by Tamara Miles
The Navajo say that in the beginning, the sky and the earth touched,
and at the spot where they met, Coyote sprung up out of the ground.
He cannot be hunted, but he can be found.
Coyote is called upon by the earth for help to stretch its boundaries,
imagined and real, and he is not afraid to steal, if it is necessary.
Slim muzzle, light on his feet, known for slipping
easily across borders, coming and going, back and forth with ease —
but in reality, he’s a little … on edge, if you please, a little tightly strung
on the wire.
I heard he sets the night on fire.
How else to maneuver, negotiate with sleepy border guards, or time
the crossing with shadow and light.
If he wants, he breaks the lights by throwing rocks,
then carries immigrants across. His aim is true. If you ask, he’ll carry you.
In some Native American creation myths, coyote is the Creator himself,
but this is not his only role. Coyote has a daring soul.
He transforms himself into a variety of beings including a fool or a cultural hero.
He is a controversial character, and a catalyst for change, so if the world
around you looks a little strange, he might be near.
We never know when or where he might appear. He is also known
for uninhibited lust and associated with sexual power.
He shows up looking good and hungry at the cocktail hour.
Canis latrans, brother from the other side of the coin, the rusty side
to your shiny penny, but no less slick for that, greased up as he is, and free,
and females like that ragged breath he draws with excitement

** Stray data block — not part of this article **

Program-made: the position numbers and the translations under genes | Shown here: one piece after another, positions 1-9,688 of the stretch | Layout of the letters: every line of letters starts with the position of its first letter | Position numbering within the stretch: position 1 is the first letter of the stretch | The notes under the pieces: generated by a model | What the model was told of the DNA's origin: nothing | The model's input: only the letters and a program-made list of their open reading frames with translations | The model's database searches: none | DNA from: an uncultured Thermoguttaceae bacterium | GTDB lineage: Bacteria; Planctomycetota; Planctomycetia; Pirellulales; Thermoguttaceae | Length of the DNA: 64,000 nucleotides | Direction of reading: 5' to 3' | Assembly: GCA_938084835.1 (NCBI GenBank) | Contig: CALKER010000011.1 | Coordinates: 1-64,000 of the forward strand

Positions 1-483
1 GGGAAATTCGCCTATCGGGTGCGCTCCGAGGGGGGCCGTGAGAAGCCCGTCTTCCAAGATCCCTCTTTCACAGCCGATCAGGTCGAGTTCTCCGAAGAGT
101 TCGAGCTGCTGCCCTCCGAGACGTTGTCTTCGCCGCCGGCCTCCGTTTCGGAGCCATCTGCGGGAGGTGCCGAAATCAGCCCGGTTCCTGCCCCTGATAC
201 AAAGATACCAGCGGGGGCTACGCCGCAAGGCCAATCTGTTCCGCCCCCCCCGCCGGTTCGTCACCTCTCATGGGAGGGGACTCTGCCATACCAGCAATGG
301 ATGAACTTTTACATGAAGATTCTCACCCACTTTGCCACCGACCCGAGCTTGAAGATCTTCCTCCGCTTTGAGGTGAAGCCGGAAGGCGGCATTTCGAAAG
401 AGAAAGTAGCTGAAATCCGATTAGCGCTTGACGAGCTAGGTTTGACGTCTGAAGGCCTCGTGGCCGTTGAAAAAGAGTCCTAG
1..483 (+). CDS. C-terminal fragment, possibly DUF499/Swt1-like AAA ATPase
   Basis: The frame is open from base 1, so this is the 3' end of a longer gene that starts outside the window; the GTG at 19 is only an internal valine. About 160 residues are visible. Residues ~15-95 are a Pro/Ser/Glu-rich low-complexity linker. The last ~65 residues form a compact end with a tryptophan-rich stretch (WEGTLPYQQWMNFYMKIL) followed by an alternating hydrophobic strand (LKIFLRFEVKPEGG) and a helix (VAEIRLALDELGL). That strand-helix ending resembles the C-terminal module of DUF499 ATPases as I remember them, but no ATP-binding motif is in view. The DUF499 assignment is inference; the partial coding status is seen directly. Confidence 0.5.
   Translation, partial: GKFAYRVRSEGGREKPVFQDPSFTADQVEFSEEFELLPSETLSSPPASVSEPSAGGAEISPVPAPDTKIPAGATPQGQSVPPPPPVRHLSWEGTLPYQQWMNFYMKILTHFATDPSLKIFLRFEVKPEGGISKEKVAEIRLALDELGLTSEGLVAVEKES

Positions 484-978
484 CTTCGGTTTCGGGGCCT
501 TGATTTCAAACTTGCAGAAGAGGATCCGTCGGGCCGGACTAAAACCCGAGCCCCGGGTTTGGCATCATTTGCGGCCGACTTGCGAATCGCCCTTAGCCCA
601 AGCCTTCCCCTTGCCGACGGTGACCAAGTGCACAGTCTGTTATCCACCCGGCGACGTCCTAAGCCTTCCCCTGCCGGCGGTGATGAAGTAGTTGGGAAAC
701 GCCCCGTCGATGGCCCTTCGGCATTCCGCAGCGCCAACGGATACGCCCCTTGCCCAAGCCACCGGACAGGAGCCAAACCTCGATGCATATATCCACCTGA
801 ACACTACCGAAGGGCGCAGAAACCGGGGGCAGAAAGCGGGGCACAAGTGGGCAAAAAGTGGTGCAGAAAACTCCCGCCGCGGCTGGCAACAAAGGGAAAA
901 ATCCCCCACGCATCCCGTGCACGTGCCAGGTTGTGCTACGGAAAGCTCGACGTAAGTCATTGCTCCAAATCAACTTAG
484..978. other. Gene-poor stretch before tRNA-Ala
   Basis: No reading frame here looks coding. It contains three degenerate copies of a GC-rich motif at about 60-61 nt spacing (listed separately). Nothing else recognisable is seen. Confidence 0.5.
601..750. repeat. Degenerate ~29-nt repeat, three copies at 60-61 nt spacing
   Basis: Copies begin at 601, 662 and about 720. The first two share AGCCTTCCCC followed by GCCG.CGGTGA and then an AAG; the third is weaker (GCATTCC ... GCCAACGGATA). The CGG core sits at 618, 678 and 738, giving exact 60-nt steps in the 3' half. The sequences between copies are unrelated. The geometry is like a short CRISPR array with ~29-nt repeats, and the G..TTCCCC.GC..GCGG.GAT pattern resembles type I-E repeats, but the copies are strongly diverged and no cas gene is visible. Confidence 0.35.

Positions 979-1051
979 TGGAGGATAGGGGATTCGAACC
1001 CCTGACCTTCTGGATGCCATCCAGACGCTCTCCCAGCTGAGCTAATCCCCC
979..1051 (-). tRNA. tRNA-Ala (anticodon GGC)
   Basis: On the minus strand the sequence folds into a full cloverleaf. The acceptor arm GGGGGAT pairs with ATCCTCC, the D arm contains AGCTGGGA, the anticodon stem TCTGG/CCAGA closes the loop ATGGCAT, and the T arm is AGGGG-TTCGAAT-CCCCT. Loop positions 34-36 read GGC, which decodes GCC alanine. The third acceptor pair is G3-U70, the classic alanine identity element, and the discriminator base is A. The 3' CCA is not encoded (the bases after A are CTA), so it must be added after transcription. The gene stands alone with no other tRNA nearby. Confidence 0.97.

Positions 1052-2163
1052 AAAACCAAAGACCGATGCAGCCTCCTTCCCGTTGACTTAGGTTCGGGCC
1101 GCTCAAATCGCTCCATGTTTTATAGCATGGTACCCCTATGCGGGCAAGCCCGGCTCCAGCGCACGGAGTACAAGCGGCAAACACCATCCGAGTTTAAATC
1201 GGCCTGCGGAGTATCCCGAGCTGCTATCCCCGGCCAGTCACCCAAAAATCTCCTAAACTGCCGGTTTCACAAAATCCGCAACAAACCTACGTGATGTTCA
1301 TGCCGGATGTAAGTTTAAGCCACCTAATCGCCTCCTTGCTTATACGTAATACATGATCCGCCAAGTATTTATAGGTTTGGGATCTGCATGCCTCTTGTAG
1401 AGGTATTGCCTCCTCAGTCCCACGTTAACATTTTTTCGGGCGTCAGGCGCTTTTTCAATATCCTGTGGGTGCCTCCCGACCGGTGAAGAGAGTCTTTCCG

just before he makes a move.
Coyote has nothing and everything to prove.
In the 1960’s, a woman named Margo St. James fell into a lifestyle
that led to an arrest for turning tricks, of which she was not guilty,
but a label sticks. After that, the doors for regular jobs were closed,
so the fable came true. She laid the law down, so to speak, all over town.
Police, judges, and lawyers — tricksters all — were regular clients
of St. James’ contextual sexual science.
During the years that followed, she met the writer Tom Robbins
at a kind of commune she was living in, and as she prepared his breakfast
the next morning, he said, “I know you. You’re the coyote trickster.”
With that, she had the acronym for a new sex workers’
rights movement, Call Off Your Old Tired Ethics.
Coyote is said to be able to change the direction of rivers and create new landscapes.
Put him behind bars, and he escapes.
This old boy can’t stay long; his ears are pointed in a different direction, his strategies
You’ll see his grizzled gray-brown coat slip away before dawn, this one you built a dream upon, when you are safely on the ground where you wanted to be, having lost your old fears and adopted new ones,
of never seeing him again, or hearing his stories of bravado,
half of which he might be making up. He’ll say, “Gotta go. Look me up.”
It doesn’t matter if you take action. He is a master of distraction.
He will bring you untold, if temporary, satisfaction.
Like you, the earth is tangled up with coyote, her solace in the night,
her red tail light, but he’s headed back to mountain, swamp, or forest.
The earth’s coyote is a tourist.
The Navajo have said, “It will avail nothing to be angry with Coyote,
wrathy words and loud commands will not influence him.”
Coyote controls the rain, and it is he who stole the stars and scattered them.
About Tamara Miles
Tamara Miles teaches college English, Humanities, and College Skills in South Carolina. Her poetry has appeared in Fall Lines; O’Bheal Five Words; Love is Love; Not Enough to Quit; Pantheon Magazine; The Tishman Review; and Apricity. She is a proud member of Irish writer Jane Barry’s online creativity salon known asThat Curious Love of Green and a 2016 contributor at the Sewanee Writers’ Conference.